While Kingfisher airlines went bankrupt, India’s second largest airline, Jet Airways was forced to sell a stake to Abu Dhabi-based Etihad Airways due to mounting financial trouble. State-owned Air India is also heavily dependent on government funding for its survival.
“SpiceJet, and Kingfisher before that, illustrate the seemingly perennial problems in Indian aviation,” Robert Mann, president of aviation consultant R.W. Mann & Co. told Bloomberg. These problems include “fragmentation, excess capacity, irrational pricing, and unrealistic expectations for economic growth associated with unaffordable aggressive fleet plans.”
As the crisis unfolds, existing lenders are keeping a close watch.
Canada’s Export Development Council (EDC), which helped finance SpiceJet’s lease of 15 Q400 Bombardier jets, is working with the airline through the financial restructuring.
“Spice Jet has been very collaborative with its lending group as they go through this process,” a spokesperson for EDC told Quartz. “In the event that the Spice Jet ceases operations in a permanent way, it is normal for airlines to return leased aircraft to the primary lender, in this case EDC.”
SpiceJet flights were grounded on Wednesday morning because oil marketing companies refused to refuel the company’s aircrafts, but operations resumed later after the airline paid a token amount. Earlier in the week, the government also reversed a decision to disallow the airline from taking booking more than 30-days before the date of travel.
In spite of the push from the aviation ministry, banks are seemingly wary of lending to SpiceJet.
The country’s largest public sector bank, State Bank of India, has reportedly already said that it isn’t keen on extending a loan to the troubled airline.
Other banks have also expressed their concern about investing in the company. “Our exposure in SpiceJet is backed with collateral. Theoretically, we are not going to lose our money. But even if we lose what we have lent, we are not going to try and salvage it by providing additional loans,” an executive at a private bank told Business Standard.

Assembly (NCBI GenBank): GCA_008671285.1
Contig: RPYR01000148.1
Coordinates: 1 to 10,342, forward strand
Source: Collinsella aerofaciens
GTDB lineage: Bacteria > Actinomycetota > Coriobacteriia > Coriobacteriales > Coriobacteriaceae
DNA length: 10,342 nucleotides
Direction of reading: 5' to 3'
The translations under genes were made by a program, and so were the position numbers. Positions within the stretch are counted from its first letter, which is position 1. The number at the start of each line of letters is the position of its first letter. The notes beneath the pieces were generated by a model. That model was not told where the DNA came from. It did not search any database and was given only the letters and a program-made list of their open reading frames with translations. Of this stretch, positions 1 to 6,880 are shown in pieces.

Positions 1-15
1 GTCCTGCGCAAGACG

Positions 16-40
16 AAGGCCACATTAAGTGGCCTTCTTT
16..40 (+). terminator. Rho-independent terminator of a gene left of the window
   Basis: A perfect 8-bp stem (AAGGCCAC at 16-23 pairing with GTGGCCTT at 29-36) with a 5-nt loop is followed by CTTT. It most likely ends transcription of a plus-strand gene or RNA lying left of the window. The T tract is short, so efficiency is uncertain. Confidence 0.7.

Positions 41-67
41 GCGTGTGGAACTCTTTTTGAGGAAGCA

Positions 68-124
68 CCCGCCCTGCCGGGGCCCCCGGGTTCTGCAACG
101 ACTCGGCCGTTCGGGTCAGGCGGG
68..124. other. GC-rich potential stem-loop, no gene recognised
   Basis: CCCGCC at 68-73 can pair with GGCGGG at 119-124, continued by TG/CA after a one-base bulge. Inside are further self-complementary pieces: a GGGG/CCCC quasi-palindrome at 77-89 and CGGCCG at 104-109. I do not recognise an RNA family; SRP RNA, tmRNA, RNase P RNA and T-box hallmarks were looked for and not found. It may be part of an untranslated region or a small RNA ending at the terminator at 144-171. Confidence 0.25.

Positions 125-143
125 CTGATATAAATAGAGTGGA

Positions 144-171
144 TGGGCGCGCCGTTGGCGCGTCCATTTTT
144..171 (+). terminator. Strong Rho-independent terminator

India’s domestic aviation industry currently has five major operators and is led by IndiGo, a low cost carrier whose promoters are yet to list the company at the bourses. Indigo’s net profit for last year was estimated at Rs317 crore ($50 million) while another privately held airline, Go Air, posted net profit of Rs50 crore ($8 million) last year.
In October 2014, Indigo placed an order for 250 aircrafts from Airbus for Rs158,000 crore ($25 billion), the European aircraft manufacturer’s largest deal ever.
On the other hand, state-owned Air India as well as Jet Airways registered losses last year.
But the aviation market in India is still attracting newcomers. Air Vistara—a joint venture between India’s Tata Group and Singapore Airlines—has just received the permit to lauch a full-service airline in the country. The Tata’s also partnered with Malaysian low-cost carrier, Air Asia, for a budget airline that began operations in June this year.